"Intense CEO-controlled pulse generation and coherent control in the XUV regime using attosecond pulse trains."
High harmonic generation opens the way towards attosecond pulse generation. Single attosecond pulse generation requires not only intense, reproducible few-cycle drive pulses, but also a control of the carrier phase with respect to the pulse envelope (i.e. the carrier envelope offset, CEO). Until recently the only successful demonstration of CEO-phase-locked intense pulses was based on a CEO stabilized Ti:sapphire laser, chirped-pulse amplification and pulse compression in a hollow fiber. Meanwhile, there are some new promising ways to achieve this goal. One is based on chirped pulse optical parametric amplification (CPOPA) and the other on pulse compression through filamentation.
During this talk CEO-controlled filament self-compression will be reviewed which resulted in pulse durations as short as 5.1 fs to date.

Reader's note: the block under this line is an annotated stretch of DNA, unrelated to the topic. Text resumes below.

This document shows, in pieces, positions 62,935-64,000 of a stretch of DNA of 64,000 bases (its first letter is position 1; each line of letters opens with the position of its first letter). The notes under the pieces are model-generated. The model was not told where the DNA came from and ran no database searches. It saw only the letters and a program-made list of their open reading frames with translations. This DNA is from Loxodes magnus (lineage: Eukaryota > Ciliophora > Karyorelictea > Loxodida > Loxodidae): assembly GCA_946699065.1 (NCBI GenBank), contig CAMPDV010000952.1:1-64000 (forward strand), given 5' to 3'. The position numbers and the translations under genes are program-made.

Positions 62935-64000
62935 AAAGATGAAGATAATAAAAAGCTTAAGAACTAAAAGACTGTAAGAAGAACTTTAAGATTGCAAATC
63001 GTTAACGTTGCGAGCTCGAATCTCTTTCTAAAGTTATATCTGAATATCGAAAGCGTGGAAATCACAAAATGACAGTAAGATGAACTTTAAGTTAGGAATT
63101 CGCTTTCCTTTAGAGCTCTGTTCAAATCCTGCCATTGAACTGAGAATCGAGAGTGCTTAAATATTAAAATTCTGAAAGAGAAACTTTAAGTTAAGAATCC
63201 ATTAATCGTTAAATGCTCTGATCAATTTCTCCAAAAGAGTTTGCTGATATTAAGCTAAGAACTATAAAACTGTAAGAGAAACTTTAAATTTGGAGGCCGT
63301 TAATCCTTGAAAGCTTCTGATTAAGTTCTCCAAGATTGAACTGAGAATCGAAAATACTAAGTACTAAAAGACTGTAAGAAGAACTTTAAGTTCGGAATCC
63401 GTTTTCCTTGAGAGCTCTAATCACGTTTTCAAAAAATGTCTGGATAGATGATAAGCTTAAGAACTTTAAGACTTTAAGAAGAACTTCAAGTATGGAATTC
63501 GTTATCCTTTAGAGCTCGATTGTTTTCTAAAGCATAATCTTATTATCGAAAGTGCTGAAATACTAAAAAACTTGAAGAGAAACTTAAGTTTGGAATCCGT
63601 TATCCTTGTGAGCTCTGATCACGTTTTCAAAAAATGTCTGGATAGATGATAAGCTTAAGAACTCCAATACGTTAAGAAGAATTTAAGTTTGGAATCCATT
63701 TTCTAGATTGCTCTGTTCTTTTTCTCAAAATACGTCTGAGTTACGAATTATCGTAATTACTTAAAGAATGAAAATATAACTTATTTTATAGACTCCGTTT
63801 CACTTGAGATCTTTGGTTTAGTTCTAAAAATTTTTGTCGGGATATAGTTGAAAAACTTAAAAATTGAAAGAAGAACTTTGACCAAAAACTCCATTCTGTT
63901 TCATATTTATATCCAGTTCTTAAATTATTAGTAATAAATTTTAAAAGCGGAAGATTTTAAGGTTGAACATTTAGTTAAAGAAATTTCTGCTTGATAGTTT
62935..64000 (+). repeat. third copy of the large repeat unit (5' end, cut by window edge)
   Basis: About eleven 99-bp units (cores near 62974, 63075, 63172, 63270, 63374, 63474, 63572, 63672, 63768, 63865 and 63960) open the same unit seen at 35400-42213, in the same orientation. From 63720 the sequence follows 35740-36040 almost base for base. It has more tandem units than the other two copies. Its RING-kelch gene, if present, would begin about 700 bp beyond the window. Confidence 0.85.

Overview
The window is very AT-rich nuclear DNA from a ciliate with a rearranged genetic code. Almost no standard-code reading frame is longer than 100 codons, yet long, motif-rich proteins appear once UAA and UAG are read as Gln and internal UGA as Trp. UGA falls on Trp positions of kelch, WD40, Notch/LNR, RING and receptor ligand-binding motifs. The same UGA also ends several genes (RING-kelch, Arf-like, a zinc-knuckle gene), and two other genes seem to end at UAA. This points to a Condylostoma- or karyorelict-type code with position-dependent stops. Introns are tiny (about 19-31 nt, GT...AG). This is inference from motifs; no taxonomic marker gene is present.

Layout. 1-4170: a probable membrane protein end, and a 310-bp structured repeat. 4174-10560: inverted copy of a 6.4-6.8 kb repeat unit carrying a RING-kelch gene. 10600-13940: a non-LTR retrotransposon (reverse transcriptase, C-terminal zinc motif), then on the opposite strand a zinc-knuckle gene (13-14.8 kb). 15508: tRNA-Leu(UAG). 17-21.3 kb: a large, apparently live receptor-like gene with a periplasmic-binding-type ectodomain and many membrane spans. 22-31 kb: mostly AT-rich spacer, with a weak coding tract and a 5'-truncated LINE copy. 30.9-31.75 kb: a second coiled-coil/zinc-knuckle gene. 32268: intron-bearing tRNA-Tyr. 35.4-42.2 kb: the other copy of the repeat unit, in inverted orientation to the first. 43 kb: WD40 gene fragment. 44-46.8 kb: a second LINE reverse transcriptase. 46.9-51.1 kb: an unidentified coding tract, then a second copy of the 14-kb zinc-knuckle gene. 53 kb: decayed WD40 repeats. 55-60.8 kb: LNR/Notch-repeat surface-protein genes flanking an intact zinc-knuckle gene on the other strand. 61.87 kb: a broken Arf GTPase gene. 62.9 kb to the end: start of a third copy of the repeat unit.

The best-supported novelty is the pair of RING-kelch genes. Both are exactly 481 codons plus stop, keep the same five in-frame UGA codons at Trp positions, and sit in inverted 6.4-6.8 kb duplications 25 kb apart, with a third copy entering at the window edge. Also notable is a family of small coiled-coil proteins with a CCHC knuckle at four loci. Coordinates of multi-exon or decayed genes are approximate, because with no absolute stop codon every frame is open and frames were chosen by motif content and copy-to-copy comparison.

For longer IR pulses attosecond pulse trains (APTs) are generated. During this talk we discuss the possibility for coherent control of high-order harmonic generation using APTs. Here the APTs are being used as a tool for controlling strong field processes in high-order harmonic generation. When used in combination with an intense infrared laser field, the timing of the APT with respect to the infrared (IR) laser field can be used to microscopically select a single quantum path contribution to a process that would otherwise consist of many interfering components. It is through this timing that we predict control over the release of the electron into the continuum, its excursion inside the continuum and consequently influence the yield and coherence of the harmonics. Macroscopic propagation effects in the APT assisted harmonics generation predicts a much larger enhancement than by the simple single atom model alone. This is a volume effect, because the enhancement is much larger at the lower IR intensity. In a first experiment we have generated extreme ultraviolet (XUV) harmonics around 90 eV in He using a combination of vacuum ultraviolet (VUV) harmonics, generated in a Xe capillary, and the strong infrared (IR) laser pulse. With no changes in the IR input energy or the configuration of the He target, the collinearly focused combination of the two fields changed the spectral properties and increased the yield of the XUV harmonics compared to those generated with the IR field alone.